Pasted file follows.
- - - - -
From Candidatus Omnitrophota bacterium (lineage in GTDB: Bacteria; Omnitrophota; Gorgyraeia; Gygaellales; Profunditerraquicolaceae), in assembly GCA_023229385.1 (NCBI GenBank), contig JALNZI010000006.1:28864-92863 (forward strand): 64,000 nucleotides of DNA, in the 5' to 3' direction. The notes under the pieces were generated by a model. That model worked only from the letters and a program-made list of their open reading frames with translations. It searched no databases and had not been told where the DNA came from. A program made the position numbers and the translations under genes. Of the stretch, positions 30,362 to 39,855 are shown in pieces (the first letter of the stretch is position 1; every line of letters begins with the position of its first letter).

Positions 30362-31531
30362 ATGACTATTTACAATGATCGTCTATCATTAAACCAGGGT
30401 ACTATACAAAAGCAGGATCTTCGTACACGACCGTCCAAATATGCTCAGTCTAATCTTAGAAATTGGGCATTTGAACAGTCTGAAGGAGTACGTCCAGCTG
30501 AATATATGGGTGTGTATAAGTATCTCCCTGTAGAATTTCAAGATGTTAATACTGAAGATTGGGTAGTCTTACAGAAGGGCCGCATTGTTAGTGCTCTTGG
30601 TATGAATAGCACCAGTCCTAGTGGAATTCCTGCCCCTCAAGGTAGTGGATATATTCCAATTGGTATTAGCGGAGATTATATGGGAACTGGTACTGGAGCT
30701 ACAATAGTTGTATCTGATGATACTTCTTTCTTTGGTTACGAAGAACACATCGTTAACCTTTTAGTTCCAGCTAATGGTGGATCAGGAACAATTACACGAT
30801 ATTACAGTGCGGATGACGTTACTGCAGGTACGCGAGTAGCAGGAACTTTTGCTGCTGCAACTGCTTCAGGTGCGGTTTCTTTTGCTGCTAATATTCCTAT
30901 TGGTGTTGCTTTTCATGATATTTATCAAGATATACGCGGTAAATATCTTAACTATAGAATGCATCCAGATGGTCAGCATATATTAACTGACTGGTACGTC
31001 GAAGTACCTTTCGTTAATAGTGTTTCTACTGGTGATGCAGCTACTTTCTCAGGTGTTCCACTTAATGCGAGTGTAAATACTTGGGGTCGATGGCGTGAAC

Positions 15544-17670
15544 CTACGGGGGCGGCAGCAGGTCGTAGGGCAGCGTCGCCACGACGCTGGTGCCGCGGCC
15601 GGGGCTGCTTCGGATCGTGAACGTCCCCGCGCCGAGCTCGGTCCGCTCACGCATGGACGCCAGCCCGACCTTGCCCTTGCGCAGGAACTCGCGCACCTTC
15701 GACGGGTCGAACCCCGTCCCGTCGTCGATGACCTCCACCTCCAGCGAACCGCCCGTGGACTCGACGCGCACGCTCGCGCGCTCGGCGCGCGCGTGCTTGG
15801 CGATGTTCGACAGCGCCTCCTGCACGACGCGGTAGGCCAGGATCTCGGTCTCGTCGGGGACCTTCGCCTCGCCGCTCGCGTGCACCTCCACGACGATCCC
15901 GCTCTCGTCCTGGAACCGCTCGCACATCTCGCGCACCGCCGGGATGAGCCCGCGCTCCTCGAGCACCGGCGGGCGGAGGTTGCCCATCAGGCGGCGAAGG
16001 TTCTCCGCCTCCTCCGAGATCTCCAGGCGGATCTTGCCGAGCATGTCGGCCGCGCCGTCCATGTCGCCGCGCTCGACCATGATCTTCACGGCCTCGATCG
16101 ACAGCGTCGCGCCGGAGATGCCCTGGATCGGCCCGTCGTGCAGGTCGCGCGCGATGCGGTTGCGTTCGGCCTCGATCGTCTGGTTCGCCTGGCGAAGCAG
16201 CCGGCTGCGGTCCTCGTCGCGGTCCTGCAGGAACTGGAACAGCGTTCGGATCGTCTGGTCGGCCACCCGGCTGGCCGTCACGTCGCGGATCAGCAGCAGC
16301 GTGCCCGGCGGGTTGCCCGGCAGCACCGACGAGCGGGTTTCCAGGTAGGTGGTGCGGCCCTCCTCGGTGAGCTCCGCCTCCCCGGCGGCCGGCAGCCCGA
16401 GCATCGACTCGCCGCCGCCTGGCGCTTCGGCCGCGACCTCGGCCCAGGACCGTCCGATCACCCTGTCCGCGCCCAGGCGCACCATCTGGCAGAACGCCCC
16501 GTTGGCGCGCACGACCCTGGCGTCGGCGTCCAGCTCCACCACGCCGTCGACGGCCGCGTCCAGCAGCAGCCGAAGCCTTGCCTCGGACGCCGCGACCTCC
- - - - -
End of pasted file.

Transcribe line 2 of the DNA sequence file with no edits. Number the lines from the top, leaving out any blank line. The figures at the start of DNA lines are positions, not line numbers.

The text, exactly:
Positions 30362-31531